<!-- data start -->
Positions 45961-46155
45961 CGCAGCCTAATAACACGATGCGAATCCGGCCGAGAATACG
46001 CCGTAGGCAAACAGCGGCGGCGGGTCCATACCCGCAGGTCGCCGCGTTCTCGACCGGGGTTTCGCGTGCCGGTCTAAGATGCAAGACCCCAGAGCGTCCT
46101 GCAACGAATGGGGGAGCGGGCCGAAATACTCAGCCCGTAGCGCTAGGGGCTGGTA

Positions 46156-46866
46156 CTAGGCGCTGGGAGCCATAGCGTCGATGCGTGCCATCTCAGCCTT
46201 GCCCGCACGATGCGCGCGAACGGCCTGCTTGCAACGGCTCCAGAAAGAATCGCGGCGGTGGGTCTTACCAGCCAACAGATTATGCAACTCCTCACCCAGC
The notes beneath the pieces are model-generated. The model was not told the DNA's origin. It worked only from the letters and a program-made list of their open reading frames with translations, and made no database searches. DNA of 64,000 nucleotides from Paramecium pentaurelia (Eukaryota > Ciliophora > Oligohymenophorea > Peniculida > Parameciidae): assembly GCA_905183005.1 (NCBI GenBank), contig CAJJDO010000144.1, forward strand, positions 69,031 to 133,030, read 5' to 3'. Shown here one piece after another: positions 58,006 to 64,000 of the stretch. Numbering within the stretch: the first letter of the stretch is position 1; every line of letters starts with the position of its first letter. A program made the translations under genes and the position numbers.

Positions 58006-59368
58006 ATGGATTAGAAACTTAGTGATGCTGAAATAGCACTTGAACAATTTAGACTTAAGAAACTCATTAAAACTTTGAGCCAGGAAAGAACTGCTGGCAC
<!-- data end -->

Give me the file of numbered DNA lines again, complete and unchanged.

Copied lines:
Positions 45961-46155
45961 CGCAGCCTAATAACACGATGCGAATCCGGCCGAGAATACG
46001 CCGTAGGCAAACAGCGGCGGCGGGTCCATACCCGCAGGTCGCCGCGTTCTCGACCGGGGTTTCGCGTGCCGGTCTAAGATGCAAGACCCCAGAGCGTCCT
46101 GCAACGAATGGGGGAGCGGGCCGAAATACTCAGCCCGTAGCGCTAGGGGCTGGTA

Positions 46156-46866
46156 CTAGGCGCTGGGAGCCATAGCGTCGATGCGTGCCATCTCAGCCTT
46201 GCCCGCACGATGCGCGCGAACGGCCTGCTTGCAACGGCTCCAGAAAGAATCGCGGCGGTGGGTCTTACCAGCCAACAGATTATGCAACTCCTCACCCAGC
The notes beneath the pieces are model-generated. The model was not told the DNA's origin. It worked only from the letters and a program-made list of their open reading frames with translations, and made no database searches. DNA of 64,000 nucleotides from Paramecium pentaurelia (Eukaryota > Ciliophora > Oligohymenophorea > Peniculida > Parameciidae): assembly GCA_905183005.1 (NCBI GenBank), contig CAJJDO010000144.1, forward strand, positions 69,031 to 133,030, read 5' to 3'. Shown here one piece after another: positions 58,006 to 64,000 of the stretch. Numbering within the stretch: the first letter of the stretch is position 1; every line of letters starts with the position of its first letter. A program made the translations under genes and the position numbers.

Positions 58006-59368
58006 ATGGATTAGAAACTTAGTGATGCTGAAATAGCACTTGAACAATTTAGACTTAAGAAACTCATTAAAACTTTGAGCCAGGAAAGAACTGCTGGCAC